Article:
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Re: FRP Reinforcing

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Thanks for the reply Mike. My responses are in [ blue ].
I write:
I think you're right about the difficulty of obtaining large increases in stiffness with FRP.  Taking a step back, what is causing the large deflections you have?  Is the slab deteriorated?
[ Slab is not deteriorated. I have not seen it yet, however, previous reports are that cracking is minimal. I believe the design may not have been correct in this area as drop panels would seem to be required. ]
And, is there a reason you can't jack the slab past level (at risk of some cracking), apply the FRP, let it settle to where it's going to settle to, and then apply a topping to level it and cover the cracks you just made?
[ My concern is the amount of stress that is going into the FRP (and how to accurately define the value)..if jacking beyond relieving DL then we would be putting bars into compression where they are normally in tension. The FRP would then be supporting a significantly higher portion of the load.  FRP is not ductile in any way and when it fails it just snaps. ]
One of the significant problems with FRP reinforcing, especially on the bottom of slabs, is fireproofing.  If the FRP installers start talking about fireproof paint, ask a lot of questions.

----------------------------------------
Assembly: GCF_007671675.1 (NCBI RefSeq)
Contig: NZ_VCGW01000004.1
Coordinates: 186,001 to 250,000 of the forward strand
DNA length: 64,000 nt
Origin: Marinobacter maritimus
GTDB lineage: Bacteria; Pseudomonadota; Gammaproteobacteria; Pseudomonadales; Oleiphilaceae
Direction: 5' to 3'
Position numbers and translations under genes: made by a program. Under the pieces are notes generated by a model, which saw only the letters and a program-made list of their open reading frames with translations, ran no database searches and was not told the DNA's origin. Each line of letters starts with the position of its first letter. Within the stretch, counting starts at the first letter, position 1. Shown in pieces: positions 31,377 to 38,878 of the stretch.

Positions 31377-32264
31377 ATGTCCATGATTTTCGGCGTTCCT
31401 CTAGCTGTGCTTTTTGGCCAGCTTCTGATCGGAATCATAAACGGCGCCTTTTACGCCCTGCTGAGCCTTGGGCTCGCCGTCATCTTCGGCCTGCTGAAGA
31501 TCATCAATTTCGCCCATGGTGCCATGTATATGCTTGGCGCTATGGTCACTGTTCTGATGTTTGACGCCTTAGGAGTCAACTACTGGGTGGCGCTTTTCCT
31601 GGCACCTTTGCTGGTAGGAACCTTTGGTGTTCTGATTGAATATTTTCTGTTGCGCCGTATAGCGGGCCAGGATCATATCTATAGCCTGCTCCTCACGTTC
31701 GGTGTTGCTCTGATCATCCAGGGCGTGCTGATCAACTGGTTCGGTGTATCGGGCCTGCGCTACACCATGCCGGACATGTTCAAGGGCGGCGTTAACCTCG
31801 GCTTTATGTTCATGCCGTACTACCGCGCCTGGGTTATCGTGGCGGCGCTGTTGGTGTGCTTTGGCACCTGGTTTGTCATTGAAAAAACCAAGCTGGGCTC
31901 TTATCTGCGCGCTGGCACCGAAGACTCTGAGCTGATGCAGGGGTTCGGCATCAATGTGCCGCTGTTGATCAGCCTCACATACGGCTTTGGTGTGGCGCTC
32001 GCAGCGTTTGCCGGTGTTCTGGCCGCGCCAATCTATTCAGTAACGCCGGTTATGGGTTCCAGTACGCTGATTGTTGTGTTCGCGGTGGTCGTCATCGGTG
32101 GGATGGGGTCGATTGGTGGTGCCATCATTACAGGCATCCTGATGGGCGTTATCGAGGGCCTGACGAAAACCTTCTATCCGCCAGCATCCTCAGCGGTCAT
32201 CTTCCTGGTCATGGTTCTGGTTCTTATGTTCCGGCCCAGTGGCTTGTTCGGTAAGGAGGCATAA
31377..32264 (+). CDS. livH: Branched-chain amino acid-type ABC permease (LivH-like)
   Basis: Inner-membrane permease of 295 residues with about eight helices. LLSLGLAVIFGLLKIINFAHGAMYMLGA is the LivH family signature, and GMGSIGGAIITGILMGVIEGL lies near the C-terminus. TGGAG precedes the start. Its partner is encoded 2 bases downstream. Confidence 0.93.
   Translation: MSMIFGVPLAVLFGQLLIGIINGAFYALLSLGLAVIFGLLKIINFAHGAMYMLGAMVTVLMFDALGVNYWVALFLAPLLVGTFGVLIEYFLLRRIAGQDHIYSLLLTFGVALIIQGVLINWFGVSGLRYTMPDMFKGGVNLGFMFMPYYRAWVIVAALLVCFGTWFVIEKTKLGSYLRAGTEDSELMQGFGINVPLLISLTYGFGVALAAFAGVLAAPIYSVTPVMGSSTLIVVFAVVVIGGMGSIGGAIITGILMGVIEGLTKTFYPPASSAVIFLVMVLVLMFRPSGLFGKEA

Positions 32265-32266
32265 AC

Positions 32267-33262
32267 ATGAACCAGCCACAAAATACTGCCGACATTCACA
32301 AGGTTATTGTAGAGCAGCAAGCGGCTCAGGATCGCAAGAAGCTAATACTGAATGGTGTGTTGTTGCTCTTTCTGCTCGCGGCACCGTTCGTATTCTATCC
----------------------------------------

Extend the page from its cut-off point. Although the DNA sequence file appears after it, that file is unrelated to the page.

[ This is also a concern of mine. We have used intumescent paint with steel before however it is always based upon a certain m/d ratio of the column (if my memory is correct). I have not heard of any research with respect to this and bonded FRP reinforcement.  Perhaps spray fireproofing would work better. The underside is presently sprayed with some kind of insulation for thermal concerns. ]
On the shear strength, we have added capitals to existing columns.  The columns we had were round; we bush-hammered all around the top foot or so of the column to a depth of 1/4 inch or so (make sure this is more than just surface abrasion--break into the concrete a significant depth), put rebar hoops around the columns, and cast conical capitals to within about 3 inches of the underside of deck.  Then wait a week for cure and grout the 3 inch space.
[ This sounds like a good method. Much simpler than the addition of drops, however. ]
The length of capital needed is determined by the shear force to be transferred (your judgement as to whether the capital takes all of it or the slab shares some) and the allowable stresses based on shear-friction.  Then the hoops are sized as if they were corbel reinforcing.  The hard part is to develop a hoop detail that can be installed, that gives you the strength you need.  I would suggest small rebar (#3 or #4) made up into spirals that the contractor then winds on the column, much like a key is put onto a keyring.
There is a reference article for what I describe, but I don't remember details (this was at a previous job).  Perhaps someone else remembers this, or it can be found by a search.
[ Any hints on a search for this would be appreciated. I tried several keywords and nothing like you talked about was found. ]
Mike Hemstad
Minneapolis, Minnesota